Louisiana landscape in ‘True Detective’: swamps, abandoned churches and oil refineries
This month we’ve seen the first season of True Detective, and watched the last episode of the final season of Southland. We’ve been fans of the under-rated and overlooked Southland ever since it first appeared on our TV screens, while True Detective held us in its stylish grip through recent evenings. As if that wasn’t enough, Mad Men has just returned for its final season, and we’re three seasons into a Breaking Bad catch-up.
All of these are examples of the long-form TV series format that in the last decade critics have hailed as rivalling anything that the cinema can offer in terms of telling long stories and developing characters. The Sopranos started the ball rolling fifteen years ago, closely followed by David Simon’s The Wire, Mad Men, and Treme. TV, it seems, has become the medium of choice for storytellers keen to work on story arcs with the narrative complexity and character development of a novel, rather than the conventional model of television storytelling through episodic or serial forms. TV is able to do things cinema, within the constraints of 90 minutes, can’t. In over 70 hours, David Simon’s team on The Wire, for example, was able to focus on complex characters and intricate plotting because it had the time to do it.
Some say that in these outstanding series at least, TV has become a writer’s medium. In contrast, cinema has favoured the director – either the auteur of independent cinema or the hired hand of Hollywood – while writers, in Hollywood especially, are reduced to subordinates whose scripts may be rewritten more than once to satisfy the money men or the responses of audiences at test screenings.
That said, the first season of True Detective was unusual in having a single director responsible for every episode – Cary Fukunaga (I saw his first film Sin Nombre back in 2009, and looking back at my thoughts then I see why there were aspects of True Detective that made me uneasy). I’ll take a look here at True Detective and the very different – and superior – Southland.
True Detective came from HBO, the cable channel that has brought us some of the best long-form American TV of the last decade. Set in Louisiana, it was created and written by Nic Pizzolatto, author of a crime novel and several short stories also set in the American South. The first season starred Matthew McConaughey and Woody Harrelson as two Louisiana State Police homicide detectives investigating a series of ritualistic murders and child disappearances in Louisiana in the 1990s.
Several things made True Detective eminently watchable and gripping. The cinematography of Fukunaga and Adam Arkapaw (who filmed the superlative Top of the Lake) ranged from atmospheric landscapes to interior scenes of nail-biting tension (the outstanding example of the latter being the impressive six-minute single shot of a police raid on a drug den at the close of episode 4). Fukunaga told the Guardian:
Before I even started working on True Detective, I made a point of telling Nic … that one of my priorities as director was to defend craft despite the constraints on my time and budget. In every episode I wanted to at least try to find specific moments in which you could treat the visual side of the medium with the same importance as we were treating the dialogue.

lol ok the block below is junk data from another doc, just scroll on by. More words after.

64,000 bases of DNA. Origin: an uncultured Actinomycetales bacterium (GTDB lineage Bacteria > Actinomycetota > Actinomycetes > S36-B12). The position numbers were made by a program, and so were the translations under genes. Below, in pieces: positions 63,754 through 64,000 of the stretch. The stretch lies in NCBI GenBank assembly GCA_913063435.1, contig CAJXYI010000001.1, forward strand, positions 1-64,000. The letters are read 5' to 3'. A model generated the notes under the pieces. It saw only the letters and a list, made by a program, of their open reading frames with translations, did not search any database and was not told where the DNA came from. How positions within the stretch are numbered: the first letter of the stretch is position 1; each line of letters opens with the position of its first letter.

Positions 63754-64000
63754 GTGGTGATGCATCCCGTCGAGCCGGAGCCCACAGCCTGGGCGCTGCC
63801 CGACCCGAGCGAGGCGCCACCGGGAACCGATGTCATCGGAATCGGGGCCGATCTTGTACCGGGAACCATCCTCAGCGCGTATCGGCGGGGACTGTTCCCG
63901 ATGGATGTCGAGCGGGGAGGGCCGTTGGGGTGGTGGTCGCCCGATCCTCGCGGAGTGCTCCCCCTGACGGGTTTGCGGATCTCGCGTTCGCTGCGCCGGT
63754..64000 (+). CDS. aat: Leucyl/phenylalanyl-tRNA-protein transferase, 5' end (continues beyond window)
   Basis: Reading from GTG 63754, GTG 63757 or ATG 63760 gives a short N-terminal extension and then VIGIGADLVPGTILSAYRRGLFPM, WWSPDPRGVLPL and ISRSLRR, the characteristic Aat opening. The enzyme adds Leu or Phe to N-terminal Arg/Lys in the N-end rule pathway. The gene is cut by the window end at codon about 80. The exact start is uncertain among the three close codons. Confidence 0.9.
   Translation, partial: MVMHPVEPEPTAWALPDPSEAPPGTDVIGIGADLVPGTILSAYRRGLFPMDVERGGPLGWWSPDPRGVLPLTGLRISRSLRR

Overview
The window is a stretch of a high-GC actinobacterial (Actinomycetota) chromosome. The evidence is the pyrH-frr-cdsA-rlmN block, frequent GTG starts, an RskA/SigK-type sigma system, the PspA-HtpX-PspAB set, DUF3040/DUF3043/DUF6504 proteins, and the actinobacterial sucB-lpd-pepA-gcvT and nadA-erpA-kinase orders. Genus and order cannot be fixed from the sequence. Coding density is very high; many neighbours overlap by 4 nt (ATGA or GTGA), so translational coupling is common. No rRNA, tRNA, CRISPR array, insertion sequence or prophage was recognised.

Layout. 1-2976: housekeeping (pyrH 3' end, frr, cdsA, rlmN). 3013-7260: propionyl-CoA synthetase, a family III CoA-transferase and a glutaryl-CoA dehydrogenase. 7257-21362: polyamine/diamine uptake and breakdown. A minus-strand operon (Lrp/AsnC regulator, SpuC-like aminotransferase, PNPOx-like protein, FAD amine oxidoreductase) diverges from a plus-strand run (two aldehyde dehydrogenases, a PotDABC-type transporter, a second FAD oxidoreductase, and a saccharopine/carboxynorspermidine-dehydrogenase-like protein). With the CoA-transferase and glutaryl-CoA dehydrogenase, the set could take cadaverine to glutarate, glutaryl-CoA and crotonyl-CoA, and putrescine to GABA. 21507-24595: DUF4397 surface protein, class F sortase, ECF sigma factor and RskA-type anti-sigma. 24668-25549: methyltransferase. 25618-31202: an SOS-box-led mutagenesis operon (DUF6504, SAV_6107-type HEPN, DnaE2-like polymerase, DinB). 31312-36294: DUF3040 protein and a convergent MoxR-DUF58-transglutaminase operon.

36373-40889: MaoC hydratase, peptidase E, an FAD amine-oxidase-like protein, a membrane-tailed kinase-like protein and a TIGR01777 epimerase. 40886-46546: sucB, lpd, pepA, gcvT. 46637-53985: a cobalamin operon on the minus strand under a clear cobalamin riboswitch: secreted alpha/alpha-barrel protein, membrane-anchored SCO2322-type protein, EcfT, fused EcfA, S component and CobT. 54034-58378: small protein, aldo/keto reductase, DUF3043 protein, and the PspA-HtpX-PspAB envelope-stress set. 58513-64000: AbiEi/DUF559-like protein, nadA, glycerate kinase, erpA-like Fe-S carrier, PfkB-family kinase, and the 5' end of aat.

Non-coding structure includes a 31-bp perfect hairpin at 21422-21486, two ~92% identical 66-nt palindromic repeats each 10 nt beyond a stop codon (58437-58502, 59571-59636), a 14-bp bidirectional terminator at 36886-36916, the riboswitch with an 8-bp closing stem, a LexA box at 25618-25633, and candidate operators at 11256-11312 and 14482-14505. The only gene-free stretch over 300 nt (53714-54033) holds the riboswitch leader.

Impressive as that scene was, it was the widescreen shots of eerily-brooding Louisiana landscapes, shot on cinematic 35mm, that were the outstanding feature of this series. Fukunaga commented on the thinking that lay behind the cinematography:
It might be about how an oil refinery, or lack of nature, or encroaching nature in the background somehow spoke to the conversation that was happening between the characters. I saw the frames as being like dioramas at the natural history museum- foreground, middle ground with the characters, and then deeper commentary beyond that.
Reinforcing the mood and texture of the series was a superb soundtrack put together by T-Bone Burnett, who wove deep into the background of scenes varied sounds from all areas of Americana – from blues, gospel, and old timey country to just plain weird – including many lesser-known acts and songs with a darker edge that deepened the sense of dread and foreboding that hung over the series.
Above all, the song ‘Far From Any Road’ by the Americana husband-and-wife duo The Handsome Family used as True Detective‘s opening theme set the mood each week, and was hard to get out of your head. t’s not puzzle why Burnett chose the eerie song – the couple are known for the dark and violent imagery of their lyrics.
Detectives Martin Hart (Woody Harrelson) and Rustin Cohle (Matthew McConaughey)
A further distinctive feature of this series was the way in which the action cut between two time frames: in the first it’s Louisiana 1995, and detectives Martin Hart (Woody Harrelson) and Rustin Cohle (Matthew McConaughey) are investigating the ritualistic murder of a former prostitute, found in a still smoking field of burned crops, with a symbol painted on her back and wearing a crown of deer antlers. The narrative switches back and forth between the 1990s investigation and Cohle and Hart being interviewed separately, seventeen years later, by detectives Thomas Papania (Tory Kittles) and Maynard Gilbough (Michael Potts) about the earlier investigation.
Through this device Nic Pizzolatto turns Hart and Cohle into also rival narrators who recount the same story from alternative perspectives. Hart is the pragmatic one who tells the story in straightforward police procedural terms, while Cohle’s mumbled account is a darker, dread-filled tale of supernatural horror, littered with occult symbols, drug-induced psychosis and abandoned meth shacks. The narrative of the present-day interviews becomes a voice-over, layered over flashbacks.